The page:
A senior member of the opposition Yelk alliance on Tuesday welcomed the Armenian government’s plans to set up a new body tasked with tackling corruption in the country.
Under a bill approved by Prime Minister Karen Karapetian’s cabinet on Thursday, the body is to prevent and detect corrupt practices among Armenian officials. It will be created on the basis of the existing State Commission for the Ethics of High-Ranking Officials. The commission receives income and asset declarations from Armenia’s 600 most high-ranking state officials, including ministers and judges.
The new body would not only scrutinize those financial disclosures but also investigate possible conflicts of interest or unethical behavior. It would be empowered to ask law-enforcement bodies to prosecute officials suspected by it of engaging in corrupt practices or even submitting false declarations.
Under the bill, which the Armenian parliament will start debating on Wednesday, the anti-corruption body will consist of five members appointed by the National Assembly for six-year terms. Their candidacies would be submitted by a special council comprising not only government officials but also civil society representatives.
Lena Nazarian, a parliament deputy from Yelk, said she on the whole supports the government initiative and is ready to vote for it despite having some misgivings. In particular, she said, state officials should be required to disclose not only their incomes but also expenditures.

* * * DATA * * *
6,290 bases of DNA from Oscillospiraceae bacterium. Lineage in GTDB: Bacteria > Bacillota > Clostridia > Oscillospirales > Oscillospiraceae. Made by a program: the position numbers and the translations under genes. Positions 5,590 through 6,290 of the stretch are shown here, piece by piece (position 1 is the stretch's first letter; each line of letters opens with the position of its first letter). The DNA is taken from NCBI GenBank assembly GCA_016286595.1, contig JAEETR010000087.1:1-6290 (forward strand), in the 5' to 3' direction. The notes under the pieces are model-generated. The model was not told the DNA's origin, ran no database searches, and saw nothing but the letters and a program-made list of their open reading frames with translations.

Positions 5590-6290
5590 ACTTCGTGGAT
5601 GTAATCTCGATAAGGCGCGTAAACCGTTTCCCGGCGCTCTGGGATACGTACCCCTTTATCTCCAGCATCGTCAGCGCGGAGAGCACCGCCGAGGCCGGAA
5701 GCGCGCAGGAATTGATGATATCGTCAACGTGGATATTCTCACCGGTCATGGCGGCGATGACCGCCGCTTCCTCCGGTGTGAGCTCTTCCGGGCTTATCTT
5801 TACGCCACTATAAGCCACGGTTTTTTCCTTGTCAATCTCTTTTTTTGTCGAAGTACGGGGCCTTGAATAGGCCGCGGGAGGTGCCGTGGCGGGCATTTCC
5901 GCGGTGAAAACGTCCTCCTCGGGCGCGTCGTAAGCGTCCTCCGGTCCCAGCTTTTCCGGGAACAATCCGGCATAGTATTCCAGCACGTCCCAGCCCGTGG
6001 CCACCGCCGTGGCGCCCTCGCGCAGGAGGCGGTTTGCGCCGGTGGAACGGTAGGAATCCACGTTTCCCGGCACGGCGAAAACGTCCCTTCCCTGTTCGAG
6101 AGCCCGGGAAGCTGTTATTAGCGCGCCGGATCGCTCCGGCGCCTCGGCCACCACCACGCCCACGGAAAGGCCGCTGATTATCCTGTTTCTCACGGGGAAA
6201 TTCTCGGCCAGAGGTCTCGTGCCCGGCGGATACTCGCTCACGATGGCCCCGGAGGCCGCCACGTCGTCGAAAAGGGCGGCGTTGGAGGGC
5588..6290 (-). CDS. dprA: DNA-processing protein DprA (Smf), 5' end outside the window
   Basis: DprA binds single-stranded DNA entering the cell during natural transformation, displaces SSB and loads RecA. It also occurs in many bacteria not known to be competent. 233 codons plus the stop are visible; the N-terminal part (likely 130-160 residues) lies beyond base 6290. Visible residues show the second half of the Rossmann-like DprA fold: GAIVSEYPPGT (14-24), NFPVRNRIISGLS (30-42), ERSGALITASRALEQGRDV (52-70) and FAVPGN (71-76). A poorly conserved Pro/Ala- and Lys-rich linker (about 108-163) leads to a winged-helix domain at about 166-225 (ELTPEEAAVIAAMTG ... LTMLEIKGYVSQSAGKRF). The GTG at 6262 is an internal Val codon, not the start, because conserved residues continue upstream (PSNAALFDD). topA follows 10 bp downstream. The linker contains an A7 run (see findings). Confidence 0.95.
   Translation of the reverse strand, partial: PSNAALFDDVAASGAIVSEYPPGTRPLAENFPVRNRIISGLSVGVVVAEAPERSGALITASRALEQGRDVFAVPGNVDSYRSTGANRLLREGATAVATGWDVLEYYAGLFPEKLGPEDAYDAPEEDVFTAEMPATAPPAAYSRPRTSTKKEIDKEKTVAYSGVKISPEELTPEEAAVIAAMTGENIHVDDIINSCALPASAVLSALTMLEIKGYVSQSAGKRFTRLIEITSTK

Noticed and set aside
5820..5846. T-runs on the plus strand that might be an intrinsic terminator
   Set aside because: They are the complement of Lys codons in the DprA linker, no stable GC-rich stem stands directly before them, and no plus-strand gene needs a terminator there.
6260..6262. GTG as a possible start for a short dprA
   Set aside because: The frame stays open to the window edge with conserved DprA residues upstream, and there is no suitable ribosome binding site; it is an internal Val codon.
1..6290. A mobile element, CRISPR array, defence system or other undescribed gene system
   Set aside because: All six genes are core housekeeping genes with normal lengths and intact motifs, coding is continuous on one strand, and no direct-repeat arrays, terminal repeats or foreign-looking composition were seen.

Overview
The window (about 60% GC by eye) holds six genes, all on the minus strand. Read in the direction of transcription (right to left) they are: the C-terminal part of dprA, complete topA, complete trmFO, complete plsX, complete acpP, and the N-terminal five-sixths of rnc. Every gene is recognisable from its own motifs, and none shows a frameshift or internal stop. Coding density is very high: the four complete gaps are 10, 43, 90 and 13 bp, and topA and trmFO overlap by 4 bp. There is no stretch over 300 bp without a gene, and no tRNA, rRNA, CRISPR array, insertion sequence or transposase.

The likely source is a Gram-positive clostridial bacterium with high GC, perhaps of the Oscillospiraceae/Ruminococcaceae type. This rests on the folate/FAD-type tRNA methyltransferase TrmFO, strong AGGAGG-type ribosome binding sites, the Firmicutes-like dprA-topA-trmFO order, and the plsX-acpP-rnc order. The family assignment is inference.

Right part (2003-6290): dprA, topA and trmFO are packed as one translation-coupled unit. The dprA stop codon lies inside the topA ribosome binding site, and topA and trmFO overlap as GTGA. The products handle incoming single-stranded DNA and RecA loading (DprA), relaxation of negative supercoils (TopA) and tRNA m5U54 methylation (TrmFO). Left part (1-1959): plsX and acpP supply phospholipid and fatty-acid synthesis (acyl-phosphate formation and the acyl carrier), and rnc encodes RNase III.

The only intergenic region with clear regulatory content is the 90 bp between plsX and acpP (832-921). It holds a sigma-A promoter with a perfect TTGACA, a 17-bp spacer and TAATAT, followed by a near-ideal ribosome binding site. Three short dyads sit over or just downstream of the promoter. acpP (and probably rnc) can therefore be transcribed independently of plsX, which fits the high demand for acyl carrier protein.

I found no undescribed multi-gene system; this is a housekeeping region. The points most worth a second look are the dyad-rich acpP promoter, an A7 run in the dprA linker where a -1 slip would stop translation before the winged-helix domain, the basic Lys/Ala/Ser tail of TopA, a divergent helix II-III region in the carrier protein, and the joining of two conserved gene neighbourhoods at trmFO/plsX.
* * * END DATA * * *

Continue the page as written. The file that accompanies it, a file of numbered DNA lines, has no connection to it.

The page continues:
“I think that any bill that gives the opposition and the civil society an instrument to oversee submission of [income] declarations is positive,” Nazarian told RFE/RL’s Armenian service (Azatutyun.am).
Some civic activists are far more skeptical about the new agency. Daniel Ioannisian of the Union of Informed Citizens predicted that it will not stop corrupt officials from falsely attributing their wealth to their friends or relatives. He also argued that the body will not be allowed to conduct criminal investigations.
Former Justice Minister Arpine Hovannisian, who is the main author of the bill, insisted late last week that the anti-graft body will have sufficient powers to prevent many instances of corruption.
The bill was also welcomed by Piotr Switalski, the head of the European Union Delegation in Yerevan. Switalski described it as a “step forward.”
Armenia ranked, together with Bolivia and Vietnam, 113th out of 176 countries evaluated in Transparency International’s most recent Corruption Perceptions Index released in January.